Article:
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Success Stories

This section provides the chance to read about real individuals and their unique journey in how the GEM Project has helped them to move closer towards employment.

Julie

Gloucester | Artshape

Julie joined the GEM Project having heard about it through Artshape. Initially Julie trained as a Graphic Designer but has also worked as a chef, until a back injury as well as mental health issues changed things. Suffering with anxiety and depression, she got involved with Artshape where she has since spent countless hours on her beautiful artworks. 

Julie said "The GEM Project has really helped me to get information about how to advertise my work and get it out there. Donna, my Navigator Developer encouraged me to run a market stall in Stroud and had my designs printed onto pencil tins, cups, compact mirrors and bags. It helped my confidence in talking to people and was the first time I'd ever had my designs printed in that way". 

In January, Julie's art, along with others from Artshape, was put on show in an exhibition at Gloucester Cathedral, themed around Odyssey. GEM Navigator Developer Donna said: "Julie is a very accomplished artist and her work really does speak for itself. We are working on supporting Julie to exhibit her work and get maximum exposure, and moving towards setting up a professional website and self-employment. I'm excited for Julie's future and always look forward to seeing her new creations."

Ultimately, Julie dreams of becoming a freelance artist, commissioning work or illustrating books, but would also like to help others enjoy the therapeutic benefits of working with art materials. 


Clare

Gloucester | The Nelson Trust

Clare joined the GEM Project in early 2017 via The Nelson Trust, and she was keen to gain volunteering experience and build her skills to work towards become an outdoor fitness instructor.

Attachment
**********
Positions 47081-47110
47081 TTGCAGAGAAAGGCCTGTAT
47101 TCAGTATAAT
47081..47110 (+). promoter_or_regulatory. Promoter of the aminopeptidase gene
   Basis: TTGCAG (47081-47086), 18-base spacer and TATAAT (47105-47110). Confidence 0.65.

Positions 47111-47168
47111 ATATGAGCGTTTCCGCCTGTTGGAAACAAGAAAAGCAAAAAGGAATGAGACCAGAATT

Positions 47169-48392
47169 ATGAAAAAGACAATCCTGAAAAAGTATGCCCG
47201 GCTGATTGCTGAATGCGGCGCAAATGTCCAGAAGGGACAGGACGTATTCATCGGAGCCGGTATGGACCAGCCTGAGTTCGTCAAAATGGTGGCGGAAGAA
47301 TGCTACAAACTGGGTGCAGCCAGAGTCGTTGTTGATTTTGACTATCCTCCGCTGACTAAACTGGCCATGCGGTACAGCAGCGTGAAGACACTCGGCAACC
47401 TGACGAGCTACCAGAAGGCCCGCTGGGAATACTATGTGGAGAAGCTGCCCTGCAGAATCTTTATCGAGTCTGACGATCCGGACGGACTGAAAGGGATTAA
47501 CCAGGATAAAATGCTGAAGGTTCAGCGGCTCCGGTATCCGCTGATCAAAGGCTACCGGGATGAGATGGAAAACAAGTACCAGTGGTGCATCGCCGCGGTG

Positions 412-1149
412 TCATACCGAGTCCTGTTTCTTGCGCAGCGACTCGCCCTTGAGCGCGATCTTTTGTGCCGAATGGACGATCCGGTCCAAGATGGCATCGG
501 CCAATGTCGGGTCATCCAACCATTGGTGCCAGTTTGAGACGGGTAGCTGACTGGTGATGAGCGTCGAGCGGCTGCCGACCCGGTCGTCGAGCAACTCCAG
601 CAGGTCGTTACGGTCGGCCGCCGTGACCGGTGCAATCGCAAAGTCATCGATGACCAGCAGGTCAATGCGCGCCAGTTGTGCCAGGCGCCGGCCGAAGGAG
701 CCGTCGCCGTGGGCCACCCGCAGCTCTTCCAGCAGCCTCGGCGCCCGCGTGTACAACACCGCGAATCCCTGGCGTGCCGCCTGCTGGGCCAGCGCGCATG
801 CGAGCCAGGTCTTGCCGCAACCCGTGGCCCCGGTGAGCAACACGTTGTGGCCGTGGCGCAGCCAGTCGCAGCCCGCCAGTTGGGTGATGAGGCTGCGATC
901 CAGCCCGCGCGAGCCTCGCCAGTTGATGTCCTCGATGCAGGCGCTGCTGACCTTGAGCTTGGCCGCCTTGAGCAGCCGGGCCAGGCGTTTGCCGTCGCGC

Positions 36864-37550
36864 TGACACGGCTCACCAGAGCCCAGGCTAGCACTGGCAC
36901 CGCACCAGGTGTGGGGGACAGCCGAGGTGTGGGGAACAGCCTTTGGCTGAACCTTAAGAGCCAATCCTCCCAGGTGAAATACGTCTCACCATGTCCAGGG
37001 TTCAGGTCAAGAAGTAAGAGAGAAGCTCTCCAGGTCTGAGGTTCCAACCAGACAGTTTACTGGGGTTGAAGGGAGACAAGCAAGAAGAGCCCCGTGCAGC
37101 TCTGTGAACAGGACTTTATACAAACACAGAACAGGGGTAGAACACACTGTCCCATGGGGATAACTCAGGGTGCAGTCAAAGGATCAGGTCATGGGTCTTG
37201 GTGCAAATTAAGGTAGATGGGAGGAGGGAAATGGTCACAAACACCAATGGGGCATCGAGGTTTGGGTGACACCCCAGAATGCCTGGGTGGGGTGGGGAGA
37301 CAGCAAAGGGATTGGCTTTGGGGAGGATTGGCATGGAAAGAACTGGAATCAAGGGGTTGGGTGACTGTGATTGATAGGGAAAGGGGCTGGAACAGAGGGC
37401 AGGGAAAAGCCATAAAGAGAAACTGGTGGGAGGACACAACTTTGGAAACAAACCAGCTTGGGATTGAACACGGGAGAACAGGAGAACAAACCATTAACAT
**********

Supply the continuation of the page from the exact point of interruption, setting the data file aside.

A mother of two and recovering from alcoholism and mental health issues, Clare had just been able to have her children back and living with her, but things sadly fell apart when she relapsed and was admitted to Wotton Lawn in August that year.  When Clare was well enough to come out of Wotton Lawn, GEM Navigator Developer Michelle supported her on her journey. 

Michelle said:  “I managed to secure a flat for Clare in her own name, and worked with social services to maintain contact with her children, as she decided that she couldn’t cope with being a full-time Mum.”

Clare then took part in an anxiety awareness course - Mind, Monday and Me - funded by the GEM Project, and found mindfulness and meditation at the local Buddhist temple. She also started working with local charity Change, Grow, Live to support her with her recovery.

As a result, Clare became very calm and accepting of life in general and started a health and social care course with the Open University in January 2018. Though Clare decided she needed to put studying on hold, she took on a part-time job at Asda and is now working there full time.  She is aiming to complete her BA in Health and Social Care with the Open University in the future.

Clare said: “The GEM Project and my Navigator Developer gave me the help I needed to get back on track, helped me find what it was I wanted to do and set me on the right path to achieve my goals”.


Ibrahim

Stroud | GARAS

Ibrahim was a tailor in Syria working at his family owned factory, with over 30 years' experience in this industry. After losing everything due to the situation in Syria, he came over to the UK on the Syrian Resettlement Programme. One of his daughters was also in urgent need of medical attention and so Ibrahim took the plunge and moved to the UK. 

He met his Navigator Developer Sarah through the support he was receiving through GARAS. She discovered that he used to be a tailor, so wanted to help him pursue a career in this field once again.